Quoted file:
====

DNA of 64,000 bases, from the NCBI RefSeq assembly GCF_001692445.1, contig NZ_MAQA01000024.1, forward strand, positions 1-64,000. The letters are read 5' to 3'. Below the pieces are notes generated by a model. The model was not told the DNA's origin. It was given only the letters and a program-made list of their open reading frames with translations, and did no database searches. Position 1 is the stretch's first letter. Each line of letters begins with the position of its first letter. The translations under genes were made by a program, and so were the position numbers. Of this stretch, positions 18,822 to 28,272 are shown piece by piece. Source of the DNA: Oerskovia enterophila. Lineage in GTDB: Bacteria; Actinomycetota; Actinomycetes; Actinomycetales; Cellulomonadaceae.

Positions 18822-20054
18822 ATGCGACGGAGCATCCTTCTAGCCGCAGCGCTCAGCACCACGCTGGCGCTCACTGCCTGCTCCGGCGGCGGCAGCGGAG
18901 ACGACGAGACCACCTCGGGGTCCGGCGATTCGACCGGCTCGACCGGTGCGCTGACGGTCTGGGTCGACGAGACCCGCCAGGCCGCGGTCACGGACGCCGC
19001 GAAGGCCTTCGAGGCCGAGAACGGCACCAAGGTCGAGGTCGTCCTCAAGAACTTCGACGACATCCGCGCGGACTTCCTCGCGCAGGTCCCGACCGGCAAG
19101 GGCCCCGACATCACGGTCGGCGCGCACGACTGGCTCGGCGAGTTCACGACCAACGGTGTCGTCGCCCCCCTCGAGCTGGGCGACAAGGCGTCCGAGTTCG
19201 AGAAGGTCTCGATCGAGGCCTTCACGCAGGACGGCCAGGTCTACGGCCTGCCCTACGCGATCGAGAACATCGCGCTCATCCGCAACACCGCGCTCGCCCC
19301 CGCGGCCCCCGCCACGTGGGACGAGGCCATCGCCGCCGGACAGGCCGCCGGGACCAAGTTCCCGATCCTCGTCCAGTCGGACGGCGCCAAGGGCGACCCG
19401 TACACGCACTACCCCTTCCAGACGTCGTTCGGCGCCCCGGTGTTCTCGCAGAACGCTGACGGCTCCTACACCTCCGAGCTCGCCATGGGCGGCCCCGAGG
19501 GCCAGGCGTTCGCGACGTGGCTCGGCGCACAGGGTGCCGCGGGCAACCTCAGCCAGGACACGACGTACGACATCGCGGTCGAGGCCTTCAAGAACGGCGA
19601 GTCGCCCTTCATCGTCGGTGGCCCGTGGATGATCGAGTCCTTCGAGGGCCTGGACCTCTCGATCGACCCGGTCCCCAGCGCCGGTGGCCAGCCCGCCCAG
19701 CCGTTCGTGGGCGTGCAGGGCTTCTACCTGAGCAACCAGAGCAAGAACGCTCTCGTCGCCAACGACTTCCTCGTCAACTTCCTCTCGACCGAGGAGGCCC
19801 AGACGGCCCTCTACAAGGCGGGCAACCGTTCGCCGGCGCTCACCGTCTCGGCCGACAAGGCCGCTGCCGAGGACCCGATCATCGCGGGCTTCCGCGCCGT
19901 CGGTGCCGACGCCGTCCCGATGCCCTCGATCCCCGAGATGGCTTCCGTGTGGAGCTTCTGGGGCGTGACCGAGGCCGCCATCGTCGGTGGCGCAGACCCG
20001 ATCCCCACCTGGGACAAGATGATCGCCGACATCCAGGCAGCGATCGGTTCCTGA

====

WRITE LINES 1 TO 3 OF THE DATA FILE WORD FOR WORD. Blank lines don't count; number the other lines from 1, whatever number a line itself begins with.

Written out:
DNA of 64,000 bases, from the NCBI RefSeq assembly GCF_001692445.1, contig NZ_MAQA01000024.1, forward strand, positions 1-64,000. The letters are read 5' to 3'. Below the pieces are notes generated by a model. The model was not told the DNA's origin. It was given only the letters and a program-made list of their open reading frames with translations, and did no database searches. Position 1 is the stretch's first letter. Each line of letters begins with the position of its first letter. The translations under genes were made by a program, and so were the position numbers. Of this stretch, positions 18,822 to 28,272 are shown piece by piece. Source of the DNA: Oerskovia enterophila. Lineage in GTDB: Bacteria; Actinomycetota; Actinomycetes; Actinomycetales; Cellulomonadaceae.

Positions 18822-20054
18822 ATGCGACGGAGCATCCTTCTAGCCGCAGCGCTCAGCACCACGCTGGCGCTCACTGCCTGCTCCGGCGGCGGCAGCGGAG